An ingenious production of Hänsel & Gretel from HGO at Highgate’s Jacksons Lane Theatre

United KingdomUnited Kingdom Humperdinck, Hänsel & Gretel: Soloists, HGO Orchestra / Thomas Payne (conductor). Jacksons Lane Theatre, London. 15.11.2023. (JR)

Alexandra Meier (Hänsel) and Felicitas Wrede (Gretel) © Laurent Compagnon

Director – Jeanne Pansard-Besson
Assistant Director – Finn Lacey
Set and Costume designer – Michelle Bradbury
Lighting designer – Sofia Alexiadiou
Movement director – Simeon Qsyea

Hänsel – Alexandra Meier
Gretel – Felicitas Wrede
Gertrud / Witch – Mae Heydorn
Peter – Oskar McCarthy
The Sandman – Amelia Langley
The Dew Fairy – Marie Cayeux
Children – Lola Ajala, Louis Ajala, Isabella Artemiou, Elizabeth Berry-Roe, Robert Berry-Roe, Tianche Dong, Eleanor Ghassemi, Ceren Hazell, Ethan James, Polly Ostrovsky, Robin Strelitz, Sophia Sulkanishvili

HGO was founded in 1990 as Hampstead Garden Opera, originating from the opera classes at the Hampstead Garden Institute. It has steadily grown in reputation and competence. Originally intended to concentrate on Mozart operas, it has now branched out. HGO is regularly nominated for opera awards, this year winning the Off West End Opera Performance Award for its production of The Cunning Little Vixen. One of HGO’s worthy goals is to promote and advance young singers.

Jacksons Lane Arts Centre, across the Archway Road from Highgate Underground Station in North London started life (in 1905) as the Highgate Wesleyan Methodist Church. Community-oriented work and programmes have taken place there since the 1960s. The church was closed by the early 1970s but local residents developed the building into its current shape as an arts centre. It currently has a seat capacity of 170; it has an intimate feel which lends itself perfectly to amateur performances. No-one in the audience is far from the stage.

Engelbert Humperdinck’s masterpiece of an opera is the opera for children which Wagner didn’t compose. It is full of sublime melody, rich orchestration: many a tune becomes an earworm. Small children are, sometimes, depending on the production, frightened by the witch.

HGO’s Hänsel and Gretel © Laurent Compagnon

HGO’s production was fully staged, but in rather a spartan mode, colourful costumes from the 1950s. Director Jeanne Pansard-Besson was a finalist in the ninth European Opera-directing Prize and a semi-finalist in the Ring Award 2017. She has a long list of opera productions to her credit and has worked with many of the big names in opera production. Her production of Hänsel and Gretel for HGO is ingenious and cleverly inventive. Essentially, the central idea is to show Hänsel and Gretel as very small children, as teenagers and as adults. The opera opens with its sublime overture and adult Hänsel and adult Gretel in black funereal clothing attending the funeral of their beloved mother. They quickly change into teenager clothing for the first act. Those who see the opera for the first time will be confused, wondering who all these children are, as there is nothing in the text to help. Only the clothing hints at what the producer is trying to do. The set is basic, mainly an assembly of cardboard boxes (one of which doubles as the oven), a chest of drawers, a bookcase and a table. There was a great deal of fake pink candyfloss including, amusingly, on the Witch’s beehive hairdo. However the magic and mystery of the forest and the beauty and allure of the Gingerbread House were utterly missing.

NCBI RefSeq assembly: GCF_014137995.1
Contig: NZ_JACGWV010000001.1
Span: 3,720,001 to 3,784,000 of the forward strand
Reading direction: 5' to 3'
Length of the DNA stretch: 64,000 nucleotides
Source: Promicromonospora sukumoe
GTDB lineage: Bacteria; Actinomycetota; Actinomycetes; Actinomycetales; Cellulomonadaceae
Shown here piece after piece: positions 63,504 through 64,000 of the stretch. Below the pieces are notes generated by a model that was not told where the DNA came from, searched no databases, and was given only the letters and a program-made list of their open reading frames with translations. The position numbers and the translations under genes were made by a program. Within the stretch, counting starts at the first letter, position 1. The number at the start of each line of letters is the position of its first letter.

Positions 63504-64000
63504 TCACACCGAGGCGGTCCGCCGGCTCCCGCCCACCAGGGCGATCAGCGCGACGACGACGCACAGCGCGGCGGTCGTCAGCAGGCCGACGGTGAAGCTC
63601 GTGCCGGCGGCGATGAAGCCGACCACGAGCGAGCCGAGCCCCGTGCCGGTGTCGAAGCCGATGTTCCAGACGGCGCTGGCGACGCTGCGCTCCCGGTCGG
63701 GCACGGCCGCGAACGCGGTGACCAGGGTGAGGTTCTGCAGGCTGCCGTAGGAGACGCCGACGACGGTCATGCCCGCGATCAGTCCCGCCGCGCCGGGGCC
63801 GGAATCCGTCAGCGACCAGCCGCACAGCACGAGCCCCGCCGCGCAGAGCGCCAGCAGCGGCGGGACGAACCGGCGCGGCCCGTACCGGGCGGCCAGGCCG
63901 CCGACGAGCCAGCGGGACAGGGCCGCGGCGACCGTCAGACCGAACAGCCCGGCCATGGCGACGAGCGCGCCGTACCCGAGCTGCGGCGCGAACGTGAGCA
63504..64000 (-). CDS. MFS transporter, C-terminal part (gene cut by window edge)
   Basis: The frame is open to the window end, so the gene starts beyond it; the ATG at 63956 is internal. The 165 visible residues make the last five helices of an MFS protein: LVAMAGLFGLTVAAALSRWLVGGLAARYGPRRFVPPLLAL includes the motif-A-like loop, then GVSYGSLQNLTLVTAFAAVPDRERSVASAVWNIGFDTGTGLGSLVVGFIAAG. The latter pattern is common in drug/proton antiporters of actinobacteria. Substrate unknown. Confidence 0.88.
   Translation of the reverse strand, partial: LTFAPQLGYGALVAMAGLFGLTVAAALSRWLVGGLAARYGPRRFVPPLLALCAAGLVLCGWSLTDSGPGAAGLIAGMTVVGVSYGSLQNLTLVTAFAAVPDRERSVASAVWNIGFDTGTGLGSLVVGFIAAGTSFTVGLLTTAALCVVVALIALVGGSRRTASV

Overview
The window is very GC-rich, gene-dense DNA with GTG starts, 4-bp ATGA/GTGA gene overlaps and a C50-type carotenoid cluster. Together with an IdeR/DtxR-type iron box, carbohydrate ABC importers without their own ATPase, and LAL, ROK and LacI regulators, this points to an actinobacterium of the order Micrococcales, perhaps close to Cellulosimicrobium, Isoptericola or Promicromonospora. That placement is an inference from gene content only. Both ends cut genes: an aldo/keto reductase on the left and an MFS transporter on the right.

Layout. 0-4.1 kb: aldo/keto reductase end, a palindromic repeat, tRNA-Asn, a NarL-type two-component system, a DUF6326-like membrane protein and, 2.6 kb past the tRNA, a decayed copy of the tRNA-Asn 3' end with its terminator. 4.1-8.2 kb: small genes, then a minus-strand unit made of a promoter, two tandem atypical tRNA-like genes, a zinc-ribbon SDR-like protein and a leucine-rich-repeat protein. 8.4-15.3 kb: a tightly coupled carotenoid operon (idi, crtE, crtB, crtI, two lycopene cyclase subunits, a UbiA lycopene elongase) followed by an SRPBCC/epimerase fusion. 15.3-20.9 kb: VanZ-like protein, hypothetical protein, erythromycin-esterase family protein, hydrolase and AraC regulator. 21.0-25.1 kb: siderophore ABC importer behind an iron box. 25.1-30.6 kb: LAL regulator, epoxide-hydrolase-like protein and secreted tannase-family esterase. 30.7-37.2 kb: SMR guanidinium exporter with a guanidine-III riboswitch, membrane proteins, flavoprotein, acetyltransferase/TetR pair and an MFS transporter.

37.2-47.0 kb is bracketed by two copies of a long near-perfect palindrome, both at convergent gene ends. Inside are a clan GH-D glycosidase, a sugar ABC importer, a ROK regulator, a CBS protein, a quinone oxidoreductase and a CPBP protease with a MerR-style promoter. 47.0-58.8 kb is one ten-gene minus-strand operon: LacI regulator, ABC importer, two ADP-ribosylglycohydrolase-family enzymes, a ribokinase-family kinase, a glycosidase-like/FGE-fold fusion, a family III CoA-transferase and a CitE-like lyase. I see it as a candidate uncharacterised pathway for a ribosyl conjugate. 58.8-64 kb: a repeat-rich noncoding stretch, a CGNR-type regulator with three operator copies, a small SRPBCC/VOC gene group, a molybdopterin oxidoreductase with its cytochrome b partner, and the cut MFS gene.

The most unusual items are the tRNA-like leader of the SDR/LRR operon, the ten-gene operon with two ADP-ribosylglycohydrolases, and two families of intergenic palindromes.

The singers were all a very good standard. Top of the bunch by a mile, for me, was German soprano  Felicitas Wrede, studying with Amanda Roocroft at the Royal Academy of Music. Her top notes, vocal and acting skills, clarity of diction were exemplary: I am sure we will be seeing more of her on more prominent stages in years to come. Swiss mezz-soprano Alexandra Meier is also based in London, and her career is clearly burgeoning. She has a strong voice with good intonation on the lower registers when singing duets with Gretel. There is only a vague hint of Swiss dialect in her German.

Oskar McCarthy as the Father had a strong baritone and looked relaxed throughout. Both the Sandman and Dew Fairy, both in spectacular costumes and make-up, accredited themselves.

The children at the close of the opera sang particularly well, in tune, together, none let their side down.

Swedish-German contralto Mae Heydorn was a mite disappointing as the Mother and the Witch. Her upper register was rather squally and screechy, only lower down was she comfortable with the tessitura. I read she was a fine Erda at Longborough: and is a comic lead in Gilbert & Sullivan in Harrogate and Buxton. Her German diction was surprisingly variable: acting was hammed up, with seduction her main asset: hardly appropriate for this opera, I thought.

Lighting was well executed apart from the moment we were all blinded by the lights whilst the stagehands carried out a scene change.

The orchestra, consisting of only thirteen young players, sounded fine, particularly the woodwind. The brass opened the evening less securely than I am sure they would have hoped but soon warmed up. Conductor Thomas Payne kept everyone together even if we were not always swept away with the beauty of the score. The reduced orchestration was more than satisfactory, by Jonathan Lyness, currently Associate Conductor at Longborough.

A pity that latecomers were noisily admitted at least twice (into the third row!) during the first act and, after the interval, numerous adults tucked in noisily into their popcorn and crisps.

Performances continue until November 19th. The production is well worth seeing for its ingenuity and hearing some extremely promising young singers.

John Rhodes

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